Queen’s grads run 254 km for mental health on Homecoming

24 Hours to Queens Group to complete day-long trek from Toronto to Kingston

24 Hours to Queen’s pictured in white jackets (front).
Image supplied by: Supplied by Ryan Aimers
24 Hours to Queen’s pictured in white jackets (front).

This Homecoming, 10 Queen’s alumni are running from Toronto to Kingston, raising money for mental health awareness with a 250-kilometre trek.  

The group departed for campus on Thursday, and are aiming to complete the run in under 24 hours. 

The group of former housemates, classmates, and lifelong friends decided to challenge themselves to run 254 km—a reference to the student house address on Alfred Street that most of the group lived in during their time at Queen’s. 

The run will be completed as a relay-style expedition, with each member running in increments of five kilometers, at a total of 29 km per runner. 

Among the group is Ryan Aimers, Comm ’15, who proposed the idea to his colleagues. 

“The whole run has been an idea for a while but it really came together within the last month,” Aimers said. 

Aimers explained the group is attempting to complete the run in less than 24 hours, with the hope of arriving at their former house before 6 p.m. Friday. 

“The whole way we set this up is so it is achievable, but by all means it will be a challenge and will not be easy,” he said. 

Aimers said the group will equally split the run. Each person will run and drive the bus in increments of five kilometers, and have a remaining 40 kilometres to rest.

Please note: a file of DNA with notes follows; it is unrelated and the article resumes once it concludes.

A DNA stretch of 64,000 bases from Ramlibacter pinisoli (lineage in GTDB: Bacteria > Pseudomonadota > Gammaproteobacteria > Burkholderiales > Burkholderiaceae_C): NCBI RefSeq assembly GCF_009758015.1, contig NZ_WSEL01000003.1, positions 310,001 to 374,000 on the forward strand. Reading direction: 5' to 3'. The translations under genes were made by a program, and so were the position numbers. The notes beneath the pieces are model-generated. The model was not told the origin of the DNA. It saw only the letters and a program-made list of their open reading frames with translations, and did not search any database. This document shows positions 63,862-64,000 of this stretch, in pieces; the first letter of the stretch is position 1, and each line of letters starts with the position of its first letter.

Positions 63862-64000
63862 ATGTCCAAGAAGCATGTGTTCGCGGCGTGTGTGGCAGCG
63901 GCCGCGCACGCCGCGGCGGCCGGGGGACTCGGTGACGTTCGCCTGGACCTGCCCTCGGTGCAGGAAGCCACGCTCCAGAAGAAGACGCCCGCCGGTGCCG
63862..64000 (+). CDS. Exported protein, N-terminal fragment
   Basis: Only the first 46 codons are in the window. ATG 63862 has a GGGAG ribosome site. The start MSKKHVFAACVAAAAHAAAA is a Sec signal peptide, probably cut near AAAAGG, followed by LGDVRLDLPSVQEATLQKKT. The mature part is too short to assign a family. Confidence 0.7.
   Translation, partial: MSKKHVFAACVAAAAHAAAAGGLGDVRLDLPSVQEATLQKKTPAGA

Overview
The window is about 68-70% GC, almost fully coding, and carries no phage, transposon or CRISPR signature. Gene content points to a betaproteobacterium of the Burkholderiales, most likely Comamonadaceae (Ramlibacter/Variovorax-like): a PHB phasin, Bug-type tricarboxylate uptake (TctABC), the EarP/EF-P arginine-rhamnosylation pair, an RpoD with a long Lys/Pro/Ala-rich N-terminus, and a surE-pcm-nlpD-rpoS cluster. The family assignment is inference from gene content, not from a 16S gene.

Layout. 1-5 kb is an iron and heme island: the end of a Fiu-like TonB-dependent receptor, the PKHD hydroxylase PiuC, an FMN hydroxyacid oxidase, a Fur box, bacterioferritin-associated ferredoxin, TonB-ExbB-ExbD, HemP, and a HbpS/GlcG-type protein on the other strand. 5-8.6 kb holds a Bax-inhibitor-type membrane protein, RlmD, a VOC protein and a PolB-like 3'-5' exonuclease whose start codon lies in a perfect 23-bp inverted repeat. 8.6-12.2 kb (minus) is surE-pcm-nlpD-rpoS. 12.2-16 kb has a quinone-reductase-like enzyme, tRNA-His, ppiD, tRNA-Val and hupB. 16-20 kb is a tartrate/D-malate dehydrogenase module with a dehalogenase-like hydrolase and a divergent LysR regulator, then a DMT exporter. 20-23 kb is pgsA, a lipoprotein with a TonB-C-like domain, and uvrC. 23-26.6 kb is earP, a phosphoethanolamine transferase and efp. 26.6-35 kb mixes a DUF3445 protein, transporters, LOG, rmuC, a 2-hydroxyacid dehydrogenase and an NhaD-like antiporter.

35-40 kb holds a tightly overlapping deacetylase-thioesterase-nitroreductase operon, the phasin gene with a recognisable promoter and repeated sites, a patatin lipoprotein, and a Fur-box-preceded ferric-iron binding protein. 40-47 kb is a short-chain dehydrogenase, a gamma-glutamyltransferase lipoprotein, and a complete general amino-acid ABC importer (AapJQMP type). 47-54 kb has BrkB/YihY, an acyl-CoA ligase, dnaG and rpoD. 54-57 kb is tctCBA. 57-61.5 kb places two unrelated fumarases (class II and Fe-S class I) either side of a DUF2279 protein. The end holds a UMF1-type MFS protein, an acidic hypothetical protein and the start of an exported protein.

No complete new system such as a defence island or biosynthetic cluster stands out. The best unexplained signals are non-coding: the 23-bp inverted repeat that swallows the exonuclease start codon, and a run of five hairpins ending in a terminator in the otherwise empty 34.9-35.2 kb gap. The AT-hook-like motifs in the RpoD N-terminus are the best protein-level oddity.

Hoping to make an impact, the group also decided to use the run as an opportunity to raise money and spread awareness for mental health.

“The challenge that we’re completing is only a matter of 24 hours,” Amiers said. “What we’re doing is nothing compared to the challenges people with mental illness struggle with every day [sic].”

Funds raised from the run will be donated to the mental health organization Mind Over Miles, who will then direct proceeds to the Murphy Centre for Mental Health at Sunnybrook Hospital. 

“All of us are more than happy to go through this challenge and this struggle together to help raise money for mental health awareness,” Aimers said.

The Mind over Miles organization is a Toronto-based club founded by Queen’s Alum and fellow colleague Virginia McKinnel, who was inspired to start the organization after struggling with bipolar disorder.

In an interview with The Journal, McKinnel said the primary goal of Mind over Miles is to create a community of positive minded, running enthusiasts who share the common goal of ensuring mental illness is viewed the same as any other illness.

“I was diagnosed with Bipolar Disorder in my first semester in my first year at Queen’s,” McKinnel said. “I was only 18 years old, and I wasn’t ready to fully accept my mental illness.”

She said the challenges she faced as a result of Bipolar Disorder could’ve been more manageable if she had access to more resources.

Reflecting on her own experiences, McKinnel said she, “wish[ed] there had been something I could watch, or a person to reach out to who was in a similar situation as me so that I could understand it a bit better and not feel quite so alone.”

As the founder of Mind over Matter, McKinnel said the awareness raised from her videos and the organization alone has touched a wide variety of people across the province.

Mckinnel said the group havsalready raised approximately $9,400 and counting—almost double their goal of at least $5,000. 

The group is still accepting donations—McKinnel said the final cheque won’t be delivered until Sunday. 

“I hope everyone at Queen’s is able to give a warm welcome to the guys coming in from the run,” he said. 

The group of 10 are projected to arrive at their former home on Albert Street at approximately 6 p.m.

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